Tonight was “pitch night” at Writing for Comics Part 2. We were instructed to bring 3 ideas for new on-going series (or, perhaps, a longish graphic novel), and we’d each pitch our ideas to the class. Ty gave us a bunch of key things that our pitches needed to cover off, and he’d critique how well we “sold” the ideas, and the class would ultimately vote on one of the three pitches. The winning pitch essentially becomes the idea you hafta run with for the final two classes (and final writing exercises).
Some of the ideas were grounded in exercises we’d done in other classes. For example, one of my favourite ideas from a classmate involves a group of Catholic priests/exorcists who fight demons and perform martial arts. The guy who presented this idea had sketched out elements of this particular story world in the world building exercise, and fleshed out some characters for the world in our character archetypes exercise. Tonight, he pitched it, more formally, as “The Exorcist from U.N.C.L.E.” and it’s the one I voted for (and, conveniently, the idea of his that “won”, so I look forward to seeing the actual story).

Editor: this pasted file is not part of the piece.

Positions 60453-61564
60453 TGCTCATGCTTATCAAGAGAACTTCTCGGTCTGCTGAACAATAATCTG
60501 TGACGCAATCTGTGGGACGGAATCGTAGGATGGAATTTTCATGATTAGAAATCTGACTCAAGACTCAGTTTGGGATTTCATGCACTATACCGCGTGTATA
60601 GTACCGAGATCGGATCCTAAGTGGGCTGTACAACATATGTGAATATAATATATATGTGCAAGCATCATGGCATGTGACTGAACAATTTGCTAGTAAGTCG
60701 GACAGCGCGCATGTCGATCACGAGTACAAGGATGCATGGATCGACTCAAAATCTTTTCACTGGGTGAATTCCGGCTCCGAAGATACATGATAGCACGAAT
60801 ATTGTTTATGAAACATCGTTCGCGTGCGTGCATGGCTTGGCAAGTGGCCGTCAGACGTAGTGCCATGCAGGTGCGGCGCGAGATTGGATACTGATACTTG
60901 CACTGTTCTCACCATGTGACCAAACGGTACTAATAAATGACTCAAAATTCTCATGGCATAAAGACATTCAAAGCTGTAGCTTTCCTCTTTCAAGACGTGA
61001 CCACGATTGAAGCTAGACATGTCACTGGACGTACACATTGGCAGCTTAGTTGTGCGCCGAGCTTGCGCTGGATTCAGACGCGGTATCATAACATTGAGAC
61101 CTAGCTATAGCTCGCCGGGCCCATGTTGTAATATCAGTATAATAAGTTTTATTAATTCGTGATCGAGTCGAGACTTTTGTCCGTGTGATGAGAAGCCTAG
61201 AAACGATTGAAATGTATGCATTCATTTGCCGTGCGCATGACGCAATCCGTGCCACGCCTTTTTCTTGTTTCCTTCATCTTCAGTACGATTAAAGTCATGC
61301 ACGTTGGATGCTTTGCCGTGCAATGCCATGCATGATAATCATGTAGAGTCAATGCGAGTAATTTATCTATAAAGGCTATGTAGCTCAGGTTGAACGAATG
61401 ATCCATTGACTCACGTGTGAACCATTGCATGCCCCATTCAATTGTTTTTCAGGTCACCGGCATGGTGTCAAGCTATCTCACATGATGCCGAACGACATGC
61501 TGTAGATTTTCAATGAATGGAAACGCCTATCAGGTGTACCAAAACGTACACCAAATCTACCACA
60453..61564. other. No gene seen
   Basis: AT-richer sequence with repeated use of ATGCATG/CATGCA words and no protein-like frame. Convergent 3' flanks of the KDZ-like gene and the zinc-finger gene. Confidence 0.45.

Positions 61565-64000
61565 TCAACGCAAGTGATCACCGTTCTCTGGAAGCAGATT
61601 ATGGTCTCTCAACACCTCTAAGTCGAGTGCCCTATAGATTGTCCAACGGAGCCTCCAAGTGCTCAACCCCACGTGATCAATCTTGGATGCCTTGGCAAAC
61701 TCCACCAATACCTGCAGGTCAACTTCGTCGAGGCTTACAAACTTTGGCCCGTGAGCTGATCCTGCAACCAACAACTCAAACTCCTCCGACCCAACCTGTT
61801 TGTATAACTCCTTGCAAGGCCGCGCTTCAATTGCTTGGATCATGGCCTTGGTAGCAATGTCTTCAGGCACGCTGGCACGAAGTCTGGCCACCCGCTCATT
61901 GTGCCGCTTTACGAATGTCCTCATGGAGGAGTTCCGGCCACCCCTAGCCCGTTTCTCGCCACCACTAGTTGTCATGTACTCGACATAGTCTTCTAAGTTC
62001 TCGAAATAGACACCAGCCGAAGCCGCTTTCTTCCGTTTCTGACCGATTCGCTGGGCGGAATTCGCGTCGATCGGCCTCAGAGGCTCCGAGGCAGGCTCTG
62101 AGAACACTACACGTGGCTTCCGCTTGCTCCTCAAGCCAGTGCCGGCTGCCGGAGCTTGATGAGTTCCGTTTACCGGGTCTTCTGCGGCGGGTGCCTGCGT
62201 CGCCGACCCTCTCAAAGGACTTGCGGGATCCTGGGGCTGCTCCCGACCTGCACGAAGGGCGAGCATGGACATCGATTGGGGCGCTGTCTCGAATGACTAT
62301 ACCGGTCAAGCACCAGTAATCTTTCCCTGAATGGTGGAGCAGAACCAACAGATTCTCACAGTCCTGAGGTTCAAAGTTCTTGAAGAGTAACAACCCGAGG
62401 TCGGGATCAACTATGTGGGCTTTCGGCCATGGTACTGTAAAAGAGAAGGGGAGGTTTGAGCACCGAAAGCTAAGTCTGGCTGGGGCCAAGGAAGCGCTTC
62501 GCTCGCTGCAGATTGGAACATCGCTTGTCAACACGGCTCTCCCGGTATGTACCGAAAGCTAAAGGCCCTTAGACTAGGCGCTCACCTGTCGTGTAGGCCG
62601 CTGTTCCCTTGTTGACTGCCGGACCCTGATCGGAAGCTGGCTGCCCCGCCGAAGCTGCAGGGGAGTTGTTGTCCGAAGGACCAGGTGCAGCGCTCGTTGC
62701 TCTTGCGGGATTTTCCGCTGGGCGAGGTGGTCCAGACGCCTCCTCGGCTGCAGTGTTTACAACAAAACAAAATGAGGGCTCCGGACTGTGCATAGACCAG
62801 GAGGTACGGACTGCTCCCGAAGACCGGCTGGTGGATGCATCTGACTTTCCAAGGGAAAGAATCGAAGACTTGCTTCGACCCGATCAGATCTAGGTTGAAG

The course description for my Monday night “Writing For Comics, Part 2” class reads thusly:
A master class on practical writing. Students will learn the standard applications of tropes and genres, the rules of pacing and scene work, the secrets of world building, character bibles, supporting casts, sub-plots, comedy writing, ongoing series and much more.
So. “Standard applications of tropes and genres.” That could be a very freighted thing. Last class we were freighting World Building.
As I said, before, Ty’s approach to teaching writing is very much about, “here is the template; fill it in, and you’ll have a sturdy foundation for your story.” His approach to world building for stories is no different. We spent the first third of the class working on the Successful World Building Formula. He wrote nine points on the board, and said, essentially, “make interesting decisions around these nine points that really speak to the story you want to tell, and you’ll have a compelling world.” Points number four and five were the ones that I thought were interesting.